Military Chaplains Raise Gay Marriage Concerns
RACHEL MARTIN, HOST:
This is WEEKEND EDITION from NPR News, I'm Rachel Martin.
On the same day that President Obama announced that he's had a change of heart and now publicly supports same-sex marriage, there were quieter moves on Capitol Hill to protect the rights of some who do not.
On Wednesday, the House Armed Services Committee passed its version of a bill designed, in part, to protect military chaplains from coming under pressure to marry service members of the same sex.
This latest move, which could face strong opposition in the Senate, comes as a response to concerns expressed by chaplains that their own beliefs are being compromised.
Joining me in the studio to discuss the issue further is retired Army Chaplain Douglas E. Lee, He belongs to the Presbyterian Church in America and is a spokesperson for the Chaplain Alliance for Religious Liberty.
Mr. Lee, thanks so much for coming in.
DOUGLAS E. LEE: Great to be here. Thank you for asking.
MARTIN: So first, we should start off by saying that it's really the repeal of the "don't ask, don't tell" last year that brought this issue to the fore. That was the policy banning gays serving openly in the military. Now they can serve openly. What has been the impact on chaplains? What has that meant for the chaplaincy?
LEE: Here's the way I describe it. Chaplains can continue to serve their faith group with freedom and boldness and under the First Amendment, which is good. But there are things bubbling behind the scenes and at lower levels that often are not noticed by the community and by America and by leaders in the military.
MARTIN: Because when the debate was happening, it was really the chaplains that raised a lot of concerns about what repeal would mean for them.
MARTIN: Can you reiterate, what were those concerns?
LEE: Well, you might know or recall - and not just chaplains, but other organizations across the country began to equate the repeal of "don't ask, don't tell" with consequential religious liberty issues along the way, that were this particular behavior to be recognized in the military that way, that there would eventually be challenges to what chaplains could or could not say in their ministry.
MARTIN: In frank terms, we're talking about chaplains being put in a position where they would feel that they couldn't express their concern...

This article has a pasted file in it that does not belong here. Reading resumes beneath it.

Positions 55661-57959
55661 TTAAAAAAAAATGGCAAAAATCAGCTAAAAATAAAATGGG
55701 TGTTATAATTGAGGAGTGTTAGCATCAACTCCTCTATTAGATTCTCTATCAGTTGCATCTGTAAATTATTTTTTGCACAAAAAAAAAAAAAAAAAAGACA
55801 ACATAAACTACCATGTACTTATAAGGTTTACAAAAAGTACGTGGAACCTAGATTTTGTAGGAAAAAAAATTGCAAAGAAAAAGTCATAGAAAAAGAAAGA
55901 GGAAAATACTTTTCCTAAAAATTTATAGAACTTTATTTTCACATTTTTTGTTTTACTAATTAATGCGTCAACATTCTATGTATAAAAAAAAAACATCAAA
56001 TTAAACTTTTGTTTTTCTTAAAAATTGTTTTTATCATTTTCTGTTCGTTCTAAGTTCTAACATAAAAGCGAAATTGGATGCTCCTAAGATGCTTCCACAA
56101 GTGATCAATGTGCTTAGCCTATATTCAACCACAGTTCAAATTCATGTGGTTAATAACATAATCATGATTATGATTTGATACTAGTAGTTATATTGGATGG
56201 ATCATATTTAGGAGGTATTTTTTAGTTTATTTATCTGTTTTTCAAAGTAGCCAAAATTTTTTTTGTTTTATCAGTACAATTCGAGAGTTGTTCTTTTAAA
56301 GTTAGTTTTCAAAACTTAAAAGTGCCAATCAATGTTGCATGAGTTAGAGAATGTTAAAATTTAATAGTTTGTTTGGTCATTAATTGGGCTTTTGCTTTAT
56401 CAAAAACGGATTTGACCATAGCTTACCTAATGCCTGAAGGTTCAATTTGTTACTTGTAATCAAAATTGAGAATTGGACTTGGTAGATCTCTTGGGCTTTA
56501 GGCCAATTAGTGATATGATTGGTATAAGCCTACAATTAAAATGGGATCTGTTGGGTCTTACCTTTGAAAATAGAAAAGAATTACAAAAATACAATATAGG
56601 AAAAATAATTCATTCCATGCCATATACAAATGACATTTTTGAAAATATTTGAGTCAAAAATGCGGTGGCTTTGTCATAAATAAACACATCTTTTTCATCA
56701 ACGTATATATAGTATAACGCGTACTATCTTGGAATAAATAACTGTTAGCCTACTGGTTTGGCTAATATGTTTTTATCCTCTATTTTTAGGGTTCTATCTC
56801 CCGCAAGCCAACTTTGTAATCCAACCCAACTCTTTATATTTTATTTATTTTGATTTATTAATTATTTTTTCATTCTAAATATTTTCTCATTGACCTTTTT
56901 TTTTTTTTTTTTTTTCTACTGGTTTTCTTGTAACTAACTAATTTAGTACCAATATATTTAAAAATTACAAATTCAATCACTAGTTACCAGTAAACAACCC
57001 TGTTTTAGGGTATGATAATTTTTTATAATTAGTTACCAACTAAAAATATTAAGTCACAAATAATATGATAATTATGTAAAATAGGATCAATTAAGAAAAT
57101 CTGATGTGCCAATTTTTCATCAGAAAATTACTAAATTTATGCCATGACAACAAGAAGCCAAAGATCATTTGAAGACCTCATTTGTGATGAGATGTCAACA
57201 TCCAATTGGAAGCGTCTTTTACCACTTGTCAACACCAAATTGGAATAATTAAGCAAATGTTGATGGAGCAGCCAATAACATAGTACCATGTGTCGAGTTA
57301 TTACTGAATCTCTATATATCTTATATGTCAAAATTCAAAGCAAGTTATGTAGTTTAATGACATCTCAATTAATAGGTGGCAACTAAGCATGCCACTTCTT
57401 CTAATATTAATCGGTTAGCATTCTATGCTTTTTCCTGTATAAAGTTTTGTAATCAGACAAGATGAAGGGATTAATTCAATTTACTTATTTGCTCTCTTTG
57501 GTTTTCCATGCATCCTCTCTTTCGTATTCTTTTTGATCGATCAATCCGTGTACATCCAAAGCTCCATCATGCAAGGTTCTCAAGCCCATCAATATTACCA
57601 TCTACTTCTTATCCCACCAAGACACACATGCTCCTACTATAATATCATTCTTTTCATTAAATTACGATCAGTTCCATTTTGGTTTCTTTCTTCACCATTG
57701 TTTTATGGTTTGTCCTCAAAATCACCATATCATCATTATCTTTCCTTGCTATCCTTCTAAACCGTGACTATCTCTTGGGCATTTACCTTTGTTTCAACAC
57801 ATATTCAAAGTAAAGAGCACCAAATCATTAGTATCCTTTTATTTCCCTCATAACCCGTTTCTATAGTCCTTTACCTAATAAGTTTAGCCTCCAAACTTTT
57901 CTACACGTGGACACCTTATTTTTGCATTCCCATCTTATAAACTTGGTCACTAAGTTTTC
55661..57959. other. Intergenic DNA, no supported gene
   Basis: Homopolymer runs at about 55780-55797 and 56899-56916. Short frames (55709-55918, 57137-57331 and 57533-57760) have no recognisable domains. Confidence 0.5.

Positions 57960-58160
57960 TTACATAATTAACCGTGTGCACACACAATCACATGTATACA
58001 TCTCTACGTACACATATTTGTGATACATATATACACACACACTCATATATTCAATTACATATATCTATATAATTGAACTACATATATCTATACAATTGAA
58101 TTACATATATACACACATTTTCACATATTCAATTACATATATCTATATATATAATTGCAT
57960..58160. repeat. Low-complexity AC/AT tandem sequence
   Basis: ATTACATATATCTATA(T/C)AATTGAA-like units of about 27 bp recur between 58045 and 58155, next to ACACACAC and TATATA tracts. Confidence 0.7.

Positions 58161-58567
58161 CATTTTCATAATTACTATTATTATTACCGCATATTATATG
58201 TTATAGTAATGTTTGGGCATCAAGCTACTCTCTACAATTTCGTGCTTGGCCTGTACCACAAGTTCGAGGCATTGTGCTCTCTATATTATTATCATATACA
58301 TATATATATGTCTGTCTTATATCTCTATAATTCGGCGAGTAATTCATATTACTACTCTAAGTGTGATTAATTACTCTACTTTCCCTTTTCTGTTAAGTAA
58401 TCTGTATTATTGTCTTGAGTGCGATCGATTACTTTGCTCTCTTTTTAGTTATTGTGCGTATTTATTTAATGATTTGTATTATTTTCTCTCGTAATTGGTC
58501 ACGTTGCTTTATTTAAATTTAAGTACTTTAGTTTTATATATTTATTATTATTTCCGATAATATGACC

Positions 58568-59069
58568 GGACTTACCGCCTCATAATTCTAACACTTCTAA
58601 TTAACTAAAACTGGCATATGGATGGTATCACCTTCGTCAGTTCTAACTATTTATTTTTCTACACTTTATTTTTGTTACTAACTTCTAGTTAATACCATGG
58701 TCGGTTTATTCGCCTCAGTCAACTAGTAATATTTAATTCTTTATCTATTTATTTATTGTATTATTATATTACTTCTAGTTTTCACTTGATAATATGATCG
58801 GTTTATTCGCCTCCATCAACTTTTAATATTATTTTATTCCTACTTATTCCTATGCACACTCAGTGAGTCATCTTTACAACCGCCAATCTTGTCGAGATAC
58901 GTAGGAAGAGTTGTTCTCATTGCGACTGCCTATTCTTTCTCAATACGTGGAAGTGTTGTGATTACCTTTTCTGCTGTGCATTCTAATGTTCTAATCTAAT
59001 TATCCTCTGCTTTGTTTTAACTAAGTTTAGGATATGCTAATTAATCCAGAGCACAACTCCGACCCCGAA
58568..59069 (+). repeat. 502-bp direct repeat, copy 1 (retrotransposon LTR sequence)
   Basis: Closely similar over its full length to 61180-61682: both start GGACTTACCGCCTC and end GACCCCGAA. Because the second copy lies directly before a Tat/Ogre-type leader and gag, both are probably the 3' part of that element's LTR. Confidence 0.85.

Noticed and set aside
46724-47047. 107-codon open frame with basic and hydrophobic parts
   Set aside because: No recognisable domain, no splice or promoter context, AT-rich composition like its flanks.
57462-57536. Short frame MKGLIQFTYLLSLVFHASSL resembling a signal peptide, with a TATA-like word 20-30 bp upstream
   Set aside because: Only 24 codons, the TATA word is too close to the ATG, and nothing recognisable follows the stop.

MARTIN: ...that homosexuality is a sin.
LEE: Correct. And you have to understand that the majority of the denominations and faith groups that are in the military, you know, from orthodox Jews, Muslims, Greek orthodox, Russian orthodox, majority of Protestants, Roman Catholic Church, I mean they're all from traditions that hold that homosexuality is a sin. And so the question is then, well, will chaplains continue to be able to speak that way?
MARTIN: So we heard the president come out last week and express his personal opinion about same-sex marriage. But this is far from policy. The Pentagon has come out and said that when it comes to chaplains, they're not required to marry same-sex couples.
LEE: That is true.
MARTIN: So what are the concerns among...
LEE: Well, the concern of some of the congressmen, there are quite a few senators and congressmen that are thinking about this and that's part of the reason some of these bills have come before the committees this last week and so on. And so Congress is the only group that can help make sure that liberty remains out there.
The military just responds to the civilian authorities. And so they salute. They say - someone tells them what the policy is from on high, and they salute and say we'll implement it, and that's what happened here.
MARTIN: Doug Lee is a retired Army Chaplain and member of the Chaplain Alliance for Religious Liberty. He joined is in our studio in Washington.
Thanks so much for coming in.
LEE: Thank you.
NPR transcripts are created on a rush deadline by a contractor for NPR, and accuracy and availability may vary. This text may not be in its final form and may be updated or revised in the future. Please be aware that the authoritative record of NPR's programming is the audio.